The challenge for the feds is to prove that this kind of thing wasn't just a coincidence, but a quid pro quo, with Melgen's donations contingent on Menendez taking official action on his behalf. While the indictment doesn't contain any smoking gun on this front, it does claim that on at least two other occasions Melgen made big donations to help Menendez's campaign, just days before the Senator intervened on his behalf.

To the cynical, the idea that political donations would be used to pull the strings of a corrupt system may sound like business as usual. But as Menendez allegedly used his political clout to push for his pal's interests, government bureaucrats seem to have been refreshingly annoyed, even uncooperative.


Here's an email from an annoyed State Department employee, after Menendez threatened to make the official testify at a Senate hearing if he didn't get an adequate response to his inquiries about Melgen's port business:

This is the case about which Sen. Menendez threatened to call me to testify at an open hearing. I suspect that was a bluff, but he is very much interested in its resolution. A reminder that I owe the Senator an answer to the question "What can we do to resolve this matter?"

And here's some communication between staffers with the Department of Health and Human Services about Menendez's attempts to get the agency to lay off Melgen's alleged Medicare scam:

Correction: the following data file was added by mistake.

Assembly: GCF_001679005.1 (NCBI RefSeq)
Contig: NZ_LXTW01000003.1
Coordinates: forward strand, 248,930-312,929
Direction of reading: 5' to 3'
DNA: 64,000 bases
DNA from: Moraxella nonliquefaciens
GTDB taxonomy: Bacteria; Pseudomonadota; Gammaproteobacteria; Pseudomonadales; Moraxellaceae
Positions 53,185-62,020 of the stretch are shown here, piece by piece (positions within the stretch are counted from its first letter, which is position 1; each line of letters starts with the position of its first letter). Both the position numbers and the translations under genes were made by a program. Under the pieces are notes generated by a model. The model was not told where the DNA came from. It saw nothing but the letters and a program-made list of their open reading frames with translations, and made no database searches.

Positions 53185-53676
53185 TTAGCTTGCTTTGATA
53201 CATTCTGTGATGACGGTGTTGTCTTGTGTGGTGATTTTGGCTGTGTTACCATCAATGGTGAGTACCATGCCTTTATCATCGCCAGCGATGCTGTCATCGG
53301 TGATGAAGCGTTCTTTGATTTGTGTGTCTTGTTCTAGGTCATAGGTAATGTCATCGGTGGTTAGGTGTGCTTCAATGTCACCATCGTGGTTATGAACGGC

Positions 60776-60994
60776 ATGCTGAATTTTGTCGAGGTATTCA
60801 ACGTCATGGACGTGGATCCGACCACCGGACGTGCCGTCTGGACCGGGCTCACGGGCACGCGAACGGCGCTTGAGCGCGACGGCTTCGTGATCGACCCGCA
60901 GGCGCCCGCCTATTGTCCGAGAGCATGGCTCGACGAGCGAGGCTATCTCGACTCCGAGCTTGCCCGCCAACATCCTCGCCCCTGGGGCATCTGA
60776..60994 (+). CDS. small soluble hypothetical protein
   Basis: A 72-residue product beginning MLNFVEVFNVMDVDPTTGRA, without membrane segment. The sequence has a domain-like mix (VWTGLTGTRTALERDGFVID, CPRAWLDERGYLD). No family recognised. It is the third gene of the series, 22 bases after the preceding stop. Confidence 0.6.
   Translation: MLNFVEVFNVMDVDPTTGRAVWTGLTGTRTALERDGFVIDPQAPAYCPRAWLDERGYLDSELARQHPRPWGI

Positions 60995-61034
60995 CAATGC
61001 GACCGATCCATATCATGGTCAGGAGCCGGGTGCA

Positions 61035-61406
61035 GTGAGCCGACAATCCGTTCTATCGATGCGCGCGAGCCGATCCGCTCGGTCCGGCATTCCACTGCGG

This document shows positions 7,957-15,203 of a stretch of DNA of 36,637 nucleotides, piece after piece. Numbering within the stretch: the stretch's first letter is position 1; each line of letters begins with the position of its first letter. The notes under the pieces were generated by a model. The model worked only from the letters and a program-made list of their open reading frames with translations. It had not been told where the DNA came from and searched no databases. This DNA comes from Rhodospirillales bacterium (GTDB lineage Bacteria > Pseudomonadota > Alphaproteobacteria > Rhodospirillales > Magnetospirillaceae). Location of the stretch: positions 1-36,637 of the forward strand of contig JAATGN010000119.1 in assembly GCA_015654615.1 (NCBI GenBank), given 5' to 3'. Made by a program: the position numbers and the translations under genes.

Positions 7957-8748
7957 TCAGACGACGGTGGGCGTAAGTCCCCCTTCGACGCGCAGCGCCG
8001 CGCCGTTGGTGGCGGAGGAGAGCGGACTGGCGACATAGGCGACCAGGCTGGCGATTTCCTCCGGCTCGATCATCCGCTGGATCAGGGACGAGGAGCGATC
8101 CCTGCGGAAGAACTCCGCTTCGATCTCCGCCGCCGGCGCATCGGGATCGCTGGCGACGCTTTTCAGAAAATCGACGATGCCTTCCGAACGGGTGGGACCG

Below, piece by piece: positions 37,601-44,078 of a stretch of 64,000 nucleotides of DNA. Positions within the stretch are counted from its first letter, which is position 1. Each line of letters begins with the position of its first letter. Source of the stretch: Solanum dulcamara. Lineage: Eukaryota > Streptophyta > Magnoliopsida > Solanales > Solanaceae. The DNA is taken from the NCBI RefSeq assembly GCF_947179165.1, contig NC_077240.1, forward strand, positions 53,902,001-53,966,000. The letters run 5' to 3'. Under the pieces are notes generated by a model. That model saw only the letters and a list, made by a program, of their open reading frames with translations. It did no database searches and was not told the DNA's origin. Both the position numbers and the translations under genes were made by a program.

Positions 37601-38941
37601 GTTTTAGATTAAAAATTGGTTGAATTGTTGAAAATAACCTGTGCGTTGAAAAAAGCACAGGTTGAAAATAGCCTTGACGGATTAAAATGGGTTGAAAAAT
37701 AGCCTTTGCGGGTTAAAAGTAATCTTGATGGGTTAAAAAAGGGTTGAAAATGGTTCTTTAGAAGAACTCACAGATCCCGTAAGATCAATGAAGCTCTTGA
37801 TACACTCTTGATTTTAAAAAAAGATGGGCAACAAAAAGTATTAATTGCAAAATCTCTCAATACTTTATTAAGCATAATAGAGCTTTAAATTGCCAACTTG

Just tried to call you but understand you are in Baltimore today. We have a bit of a situation with Senator Menendez, who is advocating on behalf of a physician friend of his in Florida. The bottom line is that he wants to talk to someone today—I talked his office out of the Secretary, but therefore through [sic] you under the bus. Would you be able to speak with Senator Menendez sometime today? Can I give you a call this a.m. to give you some background on discussions thus far?…
Many thanks and sorry!

When Menendez finally did talk with the HHS Secretary about Melgen's Medicare dispute, she apparently shut him down, in a meeting that is later described as "lively":

The Secretary of HHS disagreed with MENENDEZ's position, explaining that CMS was not going to pay for the same vial of medicine twice, and emphasizing that CDC guidelines expressly advised against multiple applications from the same vial to prevent contamination. The Secretary of HHS also informed MENENDEZ that because MELGEN's case was in the administrative appeals process, she had no power to influence it.

It's as though corruption still bothers the bureaucrats who get roped into it, which is almost encouraging.

The full text of the indictment is embedded below.